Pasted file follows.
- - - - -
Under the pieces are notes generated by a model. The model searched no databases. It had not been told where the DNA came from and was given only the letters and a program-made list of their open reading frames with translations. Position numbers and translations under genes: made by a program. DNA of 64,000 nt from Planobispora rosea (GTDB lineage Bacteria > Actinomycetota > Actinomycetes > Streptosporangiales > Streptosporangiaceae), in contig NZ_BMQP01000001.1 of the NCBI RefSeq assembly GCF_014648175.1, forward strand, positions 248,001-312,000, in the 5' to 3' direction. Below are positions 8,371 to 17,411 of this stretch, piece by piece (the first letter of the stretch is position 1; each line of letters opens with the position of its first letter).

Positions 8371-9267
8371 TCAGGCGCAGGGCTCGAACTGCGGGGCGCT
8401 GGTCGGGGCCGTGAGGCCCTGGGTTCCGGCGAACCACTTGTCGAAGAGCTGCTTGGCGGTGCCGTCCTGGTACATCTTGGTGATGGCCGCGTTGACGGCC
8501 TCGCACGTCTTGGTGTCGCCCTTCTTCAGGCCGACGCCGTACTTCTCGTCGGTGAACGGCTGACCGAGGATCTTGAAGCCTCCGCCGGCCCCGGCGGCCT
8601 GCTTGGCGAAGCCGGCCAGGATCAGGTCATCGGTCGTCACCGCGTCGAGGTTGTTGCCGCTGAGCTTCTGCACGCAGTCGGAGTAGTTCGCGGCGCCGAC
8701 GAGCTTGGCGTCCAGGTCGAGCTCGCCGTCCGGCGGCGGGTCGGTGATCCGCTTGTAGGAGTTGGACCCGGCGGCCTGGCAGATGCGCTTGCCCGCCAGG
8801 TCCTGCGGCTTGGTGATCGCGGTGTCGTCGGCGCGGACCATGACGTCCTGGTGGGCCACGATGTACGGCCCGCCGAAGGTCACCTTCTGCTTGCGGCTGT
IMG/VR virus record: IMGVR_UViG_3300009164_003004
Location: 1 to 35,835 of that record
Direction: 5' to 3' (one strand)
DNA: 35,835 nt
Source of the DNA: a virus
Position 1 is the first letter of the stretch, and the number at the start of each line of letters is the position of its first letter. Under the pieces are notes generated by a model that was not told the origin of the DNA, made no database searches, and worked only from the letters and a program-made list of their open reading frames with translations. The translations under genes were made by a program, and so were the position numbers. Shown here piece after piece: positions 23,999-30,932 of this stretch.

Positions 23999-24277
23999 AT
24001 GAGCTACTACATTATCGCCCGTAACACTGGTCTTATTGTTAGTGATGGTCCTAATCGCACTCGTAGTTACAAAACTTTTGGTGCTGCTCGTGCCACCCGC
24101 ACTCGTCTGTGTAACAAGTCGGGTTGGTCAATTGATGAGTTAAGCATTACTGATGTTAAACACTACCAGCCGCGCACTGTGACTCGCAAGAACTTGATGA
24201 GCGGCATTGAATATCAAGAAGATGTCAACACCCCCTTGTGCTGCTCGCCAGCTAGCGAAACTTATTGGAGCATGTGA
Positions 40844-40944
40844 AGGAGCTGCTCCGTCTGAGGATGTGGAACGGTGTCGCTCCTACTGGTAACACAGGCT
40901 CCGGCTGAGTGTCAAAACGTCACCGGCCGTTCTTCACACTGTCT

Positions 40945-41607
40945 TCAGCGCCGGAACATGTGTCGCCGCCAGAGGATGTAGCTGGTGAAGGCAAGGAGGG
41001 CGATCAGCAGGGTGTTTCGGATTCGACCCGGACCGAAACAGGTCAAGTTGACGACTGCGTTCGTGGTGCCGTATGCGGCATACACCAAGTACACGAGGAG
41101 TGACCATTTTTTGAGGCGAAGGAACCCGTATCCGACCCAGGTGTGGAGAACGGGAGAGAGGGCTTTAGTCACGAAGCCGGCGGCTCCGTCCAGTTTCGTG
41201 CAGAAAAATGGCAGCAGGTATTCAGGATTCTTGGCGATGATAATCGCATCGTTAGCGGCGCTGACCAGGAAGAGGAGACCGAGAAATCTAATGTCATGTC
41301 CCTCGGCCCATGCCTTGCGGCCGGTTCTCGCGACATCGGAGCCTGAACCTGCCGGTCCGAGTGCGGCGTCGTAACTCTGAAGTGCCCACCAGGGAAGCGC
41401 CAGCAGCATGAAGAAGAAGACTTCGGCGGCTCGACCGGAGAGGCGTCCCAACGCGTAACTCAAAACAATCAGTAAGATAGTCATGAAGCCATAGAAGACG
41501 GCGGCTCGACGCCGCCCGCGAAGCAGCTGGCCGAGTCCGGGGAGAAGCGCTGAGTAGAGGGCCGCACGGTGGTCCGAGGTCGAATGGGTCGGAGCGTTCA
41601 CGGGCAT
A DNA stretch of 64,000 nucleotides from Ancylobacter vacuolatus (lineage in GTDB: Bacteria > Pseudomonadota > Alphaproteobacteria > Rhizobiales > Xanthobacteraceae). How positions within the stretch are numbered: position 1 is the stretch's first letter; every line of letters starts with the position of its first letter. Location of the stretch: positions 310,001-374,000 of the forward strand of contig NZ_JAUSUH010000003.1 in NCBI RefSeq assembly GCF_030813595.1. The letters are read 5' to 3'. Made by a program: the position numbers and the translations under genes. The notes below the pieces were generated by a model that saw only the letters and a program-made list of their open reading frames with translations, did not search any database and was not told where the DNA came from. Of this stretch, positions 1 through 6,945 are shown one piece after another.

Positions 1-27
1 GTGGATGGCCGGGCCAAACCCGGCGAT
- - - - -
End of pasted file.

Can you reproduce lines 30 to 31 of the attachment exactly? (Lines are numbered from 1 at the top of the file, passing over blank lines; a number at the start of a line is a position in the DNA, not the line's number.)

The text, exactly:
41501 GCGGCTCGACGCCGCCCGCGAAGCAGCTGGCCGAGTCCGGGGAGAAGCGCTGAGTAGAGGGCCGCACGGTGGTCCGAGGTCGAATGGGTCGGAGCGTTCA
41601 CGGGCAT